Molding and shaping young, Tribeca sculptors


By Linda Riddle

A motley gang of hedgehogs, reptiles and pigs stares out from its perch. The creatures’ rainbow skins — icy blue, lemon yellow, petal pink — glisten in the sunlight. The menagerie of fantastical clay animal sculptures is the creative handiwork of students at Tribeca Clayworks, 19 Hudson St.

Owner Susan Kay, a longtime Tribeca resident, teaches children how to work with clay in her upper floor studio. Students from ages 3 to 16 create both fanciful and functional sculptures.

Trained in ceramics and sculpture at Brooklyn’s Pratt Institute, Kay, 51, started her clay classes serendipitously. She first began teaching aerobics classes in the neighborhood back in the 1980’s as an outgrowth of her interest in modern dance. But ceramics and sculpture were also a life-long interest so she began displaying her pieces in the aerobics studio.

After she gave birth to her daughter Morgan, now 16, her interest in the growth and development of children heightened. So in 1993, when one of her aerobics students asked her to teach clay works to her 7-year-old daughter, she jumped at the chance. It was the beginning of Tribeca Clayworks.

Today, Kay maintains a 500-square-foot studio dedicated to ceramics. Kay capitalizes on children’s natural interest in working with their hands, introducing them to the basics of fashioning clay into objects.

“Kids work with their hands from a very early age,” says Kay. “It’s the first thing they work with.”

With a ball of white clay in their hands, new students feel what happens when they manipulate it. Kay starts by teaching rudimentary hand-building techniques of pinching clay into pot shapes and rolling it into long coils to form other shapes. From this basic exercise, her students begin to understand the material they are working with.

“They get to feel what happens if they squeeze hard, if they don’t squeeze hard enough, what a finger does,” says Kay. “I try to mix these skills with some kind of idea, something that is exciting to them.”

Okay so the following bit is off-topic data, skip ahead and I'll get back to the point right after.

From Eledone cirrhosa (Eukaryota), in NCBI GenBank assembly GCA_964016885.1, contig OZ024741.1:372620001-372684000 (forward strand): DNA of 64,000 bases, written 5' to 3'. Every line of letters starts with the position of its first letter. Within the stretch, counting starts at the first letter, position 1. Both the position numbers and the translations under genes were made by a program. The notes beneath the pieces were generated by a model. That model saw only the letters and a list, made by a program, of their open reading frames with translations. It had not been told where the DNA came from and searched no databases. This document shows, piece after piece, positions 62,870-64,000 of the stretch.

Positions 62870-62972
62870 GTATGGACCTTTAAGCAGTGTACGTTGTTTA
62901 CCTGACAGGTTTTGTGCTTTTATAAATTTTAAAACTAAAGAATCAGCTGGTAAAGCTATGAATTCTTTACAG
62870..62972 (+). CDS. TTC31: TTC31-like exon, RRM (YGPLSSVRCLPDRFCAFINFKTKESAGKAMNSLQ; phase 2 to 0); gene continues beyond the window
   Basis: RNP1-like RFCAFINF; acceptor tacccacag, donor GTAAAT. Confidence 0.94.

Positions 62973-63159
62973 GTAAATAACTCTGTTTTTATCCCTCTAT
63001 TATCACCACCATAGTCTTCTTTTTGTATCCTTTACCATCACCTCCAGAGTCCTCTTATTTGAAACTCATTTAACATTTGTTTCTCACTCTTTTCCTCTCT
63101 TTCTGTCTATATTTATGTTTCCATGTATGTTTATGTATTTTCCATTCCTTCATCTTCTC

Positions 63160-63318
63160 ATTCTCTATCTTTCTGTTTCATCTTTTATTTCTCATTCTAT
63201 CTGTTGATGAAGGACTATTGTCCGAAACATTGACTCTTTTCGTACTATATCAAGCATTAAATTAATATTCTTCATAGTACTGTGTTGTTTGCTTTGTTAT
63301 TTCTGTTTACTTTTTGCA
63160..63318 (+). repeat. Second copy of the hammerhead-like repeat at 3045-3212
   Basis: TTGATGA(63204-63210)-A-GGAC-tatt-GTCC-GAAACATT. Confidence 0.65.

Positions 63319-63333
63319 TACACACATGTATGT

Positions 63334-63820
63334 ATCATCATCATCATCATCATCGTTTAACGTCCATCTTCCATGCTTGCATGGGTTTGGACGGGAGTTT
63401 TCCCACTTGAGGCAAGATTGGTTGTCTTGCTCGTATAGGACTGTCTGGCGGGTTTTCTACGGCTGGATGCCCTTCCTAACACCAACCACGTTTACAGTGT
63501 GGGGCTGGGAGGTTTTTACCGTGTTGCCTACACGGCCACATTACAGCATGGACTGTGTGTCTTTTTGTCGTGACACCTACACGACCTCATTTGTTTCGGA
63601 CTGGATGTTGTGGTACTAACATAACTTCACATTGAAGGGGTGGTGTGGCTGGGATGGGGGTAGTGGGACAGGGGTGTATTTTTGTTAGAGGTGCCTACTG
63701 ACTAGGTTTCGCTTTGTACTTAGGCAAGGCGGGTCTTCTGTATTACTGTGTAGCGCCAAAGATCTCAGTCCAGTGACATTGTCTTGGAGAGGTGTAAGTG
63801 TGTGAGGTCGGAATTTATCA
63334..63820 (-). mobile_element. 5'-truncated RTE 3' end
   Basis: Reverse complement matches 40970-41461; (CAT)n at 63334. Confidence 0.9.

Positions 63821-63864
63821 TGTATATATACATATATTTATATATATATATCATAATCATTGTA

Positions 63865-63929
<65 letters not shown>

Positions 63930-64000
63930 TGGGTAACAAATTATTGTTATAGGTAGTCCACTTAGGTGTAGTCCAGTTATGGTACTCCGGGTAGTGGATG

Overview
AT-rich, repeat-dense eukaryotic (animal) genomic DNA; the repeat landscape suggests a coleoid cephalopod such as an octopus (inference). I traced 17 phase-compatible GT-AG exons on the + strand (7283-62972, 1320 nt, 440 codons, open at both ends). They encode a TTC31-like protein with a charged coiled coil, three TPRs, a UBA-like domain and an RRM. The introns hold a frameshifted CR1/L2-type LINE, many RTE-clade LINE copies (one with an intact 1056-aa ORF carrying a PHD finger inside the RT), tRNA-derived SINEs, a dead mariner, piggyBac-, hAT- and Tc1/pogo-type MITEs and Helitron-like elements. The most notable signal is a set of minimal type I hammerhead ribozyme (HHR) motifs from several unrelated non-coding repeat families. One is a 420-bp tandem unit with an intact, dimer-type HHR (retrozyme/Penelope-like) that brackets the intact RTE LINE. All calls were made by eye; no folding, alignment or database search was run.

So a ball of clay evolves into a simple bowl and then into an animal.

Elizabeth Cote, 10, a student at Clinton School for Artists and Writers in Chelsea, began after-school clay classes two years ago. “I enjoy the freedom of being able to choose what to make,” says Cote. “The kids are very social. It’s fun to be with them.”

Cote has learned how to use a pottery wheel and has made bowls, a piggy bank, spice shakers and birthday plaques for friends. Her work has been displayed at a neighborhood church art exhibit.

Another student, Jenni Sussell, 16, started studying ceramics eight years ago and now assists Kay with some of her classes, handing out materials and helping with other classroom tasks.

“It was a really good thing to do after school,” says Sussell, a student at LaGuardia School of Performing Arts. “I got to sit and relax with friends.”

Kay introduces everyday objects such as heart-shaped candy boxes, game boards and plastic mats to inspire students to think about the shapes and patterns of their pieces. Brandishing a garlic press, Kay says she looks for inspiration everywhere.

“I like to push the scale and get students to work on bigger pieces, to experiment,” she said.

She also looks for opportunities to showcase her students’ work and has persuaded some Tribeca merchants, such as Shoefly, a children’s shoe store, to display ceramics in their store windows.

“It was a nice way for the kids to walk by and see their work in the window,” said Roz Viemeister, manager of Shoefly. “It’s a fun thing.”

Kay’s classes are organized by age group, starting with 3 and 4-year-olds. Each class accommodates up to 12 students.

Seeing her students progress and discover something that they can create, and building their confidence, is Kay’s deepest satisfaction.

“You want these kids to be successful — to walk out feeling like they can do it,” she said. “I enjoy their company. They’re my kids.”